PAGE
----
“And I alone, what can I be?” (St. Ignatius of Loyola, Spiritual Exercises 58)
The current crisis and state of global confusion is nothing more than the exhaustion of the globalism of selfishness, discarding and exclusion. Inequality is widening, posing major ethical, economic and political challenges to which both policy makers and civil society must react
The Pope, like many other leaders, has stressed that this situation demands a new beginning of solidarity and fraternity in the global economic and political configuration from the perspective of human development. A combination of forces since the 1980s (globalization, revolution of digital technologies, institutional changes) have generated strong centrifugal effects in advanced economies, deepening existing divisions.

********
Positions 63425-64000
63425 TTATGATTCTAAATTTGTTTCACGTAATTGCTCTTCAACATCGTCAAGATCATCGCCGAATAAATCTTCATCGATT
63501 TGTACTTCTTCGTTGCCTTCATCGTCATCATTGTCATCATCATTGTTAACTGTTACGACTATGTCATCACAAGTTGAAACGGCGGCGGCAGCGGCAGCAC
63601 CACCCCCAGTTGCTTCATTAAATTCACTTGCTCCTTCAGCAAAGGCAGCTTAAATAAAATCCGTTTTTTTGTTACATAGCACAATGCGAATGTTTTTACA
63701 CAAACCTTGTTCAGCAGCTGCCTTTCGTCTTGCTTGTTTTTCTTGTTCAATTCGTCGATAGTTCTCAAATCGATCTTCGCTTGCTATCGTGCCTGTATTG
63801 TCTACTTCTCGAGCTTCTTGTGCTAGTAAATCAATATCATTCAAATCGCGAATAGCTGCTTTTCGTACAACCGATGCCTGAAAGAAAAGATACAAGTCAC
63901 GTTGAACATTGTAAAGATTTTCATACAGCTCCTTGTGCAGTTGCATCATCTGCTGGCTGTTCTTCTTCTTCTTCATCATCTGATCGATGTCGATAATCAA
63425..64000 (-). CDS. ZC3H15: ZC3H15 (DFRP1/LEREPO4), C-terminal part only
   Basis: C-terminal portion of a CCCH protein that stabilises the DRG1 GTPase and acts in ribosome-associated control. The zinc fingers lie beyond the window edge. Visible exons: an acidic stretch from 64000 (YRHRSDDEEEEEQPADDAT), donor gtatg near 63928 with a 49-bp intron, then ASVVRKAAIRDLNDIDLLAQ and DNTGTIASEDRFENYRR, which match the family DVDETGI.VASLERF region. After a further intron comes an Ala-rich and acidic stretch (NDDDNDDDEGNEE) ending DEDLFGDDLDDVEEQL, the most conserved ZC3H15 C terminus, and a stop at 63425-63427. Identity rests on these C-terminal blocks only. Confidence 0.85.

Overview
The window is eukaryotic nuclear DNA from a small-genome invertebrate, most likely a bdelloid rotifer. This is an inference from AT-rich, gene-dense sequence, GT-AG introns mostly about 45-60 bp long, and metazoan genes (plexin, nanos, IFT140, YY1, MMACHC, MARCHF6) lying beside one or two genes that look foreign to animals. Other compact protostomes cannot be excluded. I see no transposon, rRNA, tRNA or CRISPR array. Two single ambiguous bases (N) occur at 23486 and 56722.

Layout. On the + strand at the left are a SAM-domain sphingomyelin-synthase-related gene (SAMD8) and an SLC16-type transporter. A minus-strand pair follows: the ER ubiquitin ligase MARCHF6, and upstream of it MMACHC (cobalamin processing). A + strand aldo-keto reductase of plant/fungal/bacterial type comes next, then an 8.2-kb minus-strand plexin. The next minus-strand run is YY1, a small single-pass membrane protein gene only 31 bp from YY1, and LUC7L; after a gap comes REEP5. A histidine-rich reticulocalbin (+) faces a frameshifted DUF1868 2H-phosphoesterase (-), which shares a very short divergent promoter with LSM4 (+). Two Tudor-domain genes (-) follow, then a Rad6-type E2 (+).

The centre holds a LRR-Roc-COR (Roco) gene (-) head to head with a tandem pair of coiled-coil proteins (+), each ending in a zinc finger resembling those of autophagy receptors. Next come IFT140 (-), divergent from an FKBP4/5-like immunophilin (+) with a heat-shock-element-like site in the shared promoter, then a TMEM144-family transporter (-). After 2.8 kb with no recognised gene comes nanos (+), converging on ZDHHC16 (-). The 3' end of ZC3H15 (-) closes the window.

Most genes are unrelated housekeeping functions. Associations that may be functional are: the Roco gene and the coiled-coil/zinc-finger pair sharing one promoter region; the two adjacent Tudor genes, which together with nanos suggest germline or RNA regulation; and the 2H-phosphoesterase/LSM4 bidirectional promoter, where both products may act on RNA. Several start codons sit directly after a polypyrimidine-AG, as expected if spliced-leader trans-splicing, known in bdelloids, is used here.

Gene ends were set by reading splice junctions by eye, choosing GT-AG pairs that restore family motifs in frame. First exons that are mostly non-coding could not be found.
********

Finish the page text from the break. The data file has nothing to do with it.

Such have been the focus of discussions at recent meetings of the G7, the G20, the IMF and the United Nations, as well as those of the Ibero-American Summit and most recently the Earth Summit hosted by President Biden on April 22-23rd. Deep changes in international policy, financial architecture address inequality, and comprehensive plans to combat climate change.
The time has come to strongly denounce the false belief, conveyed by certain neoliberal thought, that there is nothing to do to correct the distortions of financial globalization. It should be stressed that is technically possible to intervene to ensure that the gains resulting from the free movement of capital and labour are distributed fairly among the various countries and social groups. But one must want it.